Venue: The Drama Barn
Run: 11th-13th November 2011
Directed by: Matthew Lecznar
Produced by: Claire Drury
This week’s performance of Howard Brenton’s 1975 play ‘The Saliva Milkshake’ was half an hour of political paranoia, beautifully minimalistic setting and quiet yet powerful acting. Set in the wake of the killing of the British Home Secretary by Joan (Lily Cooper), the central character Martin (Connor Abbott) is found stuck between a rock and a hard place: betraying Joan and his past as a student socialist revolutionary, or betraying the system he is now very much a part of – that of 1970s Britain. This decision is made all the more potent by the personification of the British Government in the form of Raffety (stunningly portrayed by Ryan Hall), a powerful yet anonymously positioned government agent.
‘We’re a dead generation now’. Connor’s ominous statement is both well voiced and has a certain intimacy with the current political uncertainty about the future. Whilst his interaction with other characters at times left something to be desired, the poignancy of his speech concerning spearheading social change made up for this; for Martin is the face of the politically undetermined majority, and his talk of paranoia, lit by lamps and accompanied only by the whirring of a projector (which was exceptionally used by Katie Lambert [lighting design] to portray the claustrophobic mood of the scenes) – watched over from the darkened sidelines by the ever-present Raffety – could not be more relevant to the current state of affairs. With talk of closed hearings and ever-increasing police powers, the tone is detached enough so that the play did not become overly ‘politicked’, yet still held an intellectual grasp on the audience’s conscience.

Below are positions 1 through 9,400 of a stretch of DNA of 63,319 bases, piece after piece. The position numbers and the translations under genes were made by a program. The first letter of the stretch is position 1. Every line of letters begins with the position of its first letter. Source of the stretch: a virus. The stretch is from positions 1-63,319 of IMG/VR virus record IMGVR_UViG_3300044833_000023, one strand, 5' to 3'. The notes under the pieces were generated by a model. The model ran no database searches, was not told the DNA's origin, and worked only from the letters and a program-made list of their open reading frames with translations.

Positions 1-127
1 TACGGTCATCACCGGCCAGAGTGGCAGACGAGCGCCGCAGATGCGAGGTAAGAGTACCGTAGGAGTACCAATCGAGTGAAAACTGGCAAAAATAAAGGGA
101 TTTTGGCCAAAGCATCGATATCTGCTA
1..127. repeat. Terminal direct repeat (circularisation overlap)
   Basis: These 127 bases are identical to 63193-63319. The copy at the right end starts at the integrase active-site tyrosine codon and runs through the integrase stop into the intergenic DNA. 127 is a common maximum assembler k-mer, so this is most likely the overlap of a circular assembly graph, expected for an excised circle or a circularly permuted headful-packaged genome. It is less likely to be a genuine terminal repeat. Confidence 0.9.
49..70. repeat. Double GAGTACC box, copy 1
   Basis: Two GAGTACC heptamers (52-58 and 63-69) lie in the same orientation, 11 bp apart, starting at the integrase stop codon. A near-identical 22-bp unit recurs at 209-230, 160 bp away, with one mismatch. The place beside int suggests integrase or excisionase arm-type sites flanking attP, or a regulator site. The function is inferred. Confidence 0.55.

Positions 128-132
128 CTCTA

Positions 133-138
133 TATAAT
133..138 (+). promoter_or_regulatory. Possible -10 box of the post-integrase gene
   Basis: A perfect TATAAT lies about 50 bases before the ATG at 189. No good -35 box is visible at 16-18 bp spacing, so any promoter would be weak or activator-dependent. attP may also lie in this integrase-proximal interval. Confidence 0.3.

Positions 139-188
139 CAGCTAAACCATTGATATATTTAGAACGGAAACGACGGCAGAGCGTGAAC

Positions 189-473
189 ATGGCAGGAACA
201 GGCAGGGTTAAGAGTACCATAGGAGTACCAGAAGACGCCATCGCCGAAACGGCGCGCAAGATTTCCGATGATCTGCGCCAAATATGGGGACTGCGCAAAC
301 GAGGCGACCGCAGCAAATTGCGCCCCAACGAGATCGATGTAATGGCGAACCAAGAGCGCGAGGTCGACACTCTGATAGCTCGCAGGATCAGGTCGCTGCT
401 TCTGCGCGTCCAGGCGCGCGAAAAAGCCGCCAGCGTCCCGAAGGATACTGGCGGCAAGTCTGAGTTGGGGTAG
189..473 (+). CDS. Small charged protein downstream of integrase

Ross Cronshaw’s versatile performance flitting between portraying the drug-addled Johnny and Martin’s stoic benefactor Sir Robert must be credited; as well as Lily Cooper, who was at times almost overpoweringly genuine as the face of a desperate, ideologically driven rebel. This power only added to her initial coercing of Connor, the latter embodying the picture of moral angst and whose occasionally forced dialogue, instead of detracting from the performance; actually made the divide between Martin and Joan more transparent and indeed more ‘real’.
Overall, the residing image of the play was that of the brutal reality of being outside of society, and of the increasing paranoia of twenty-first century political rebellion, imaginatively assembled by Director Matthew Lecznar.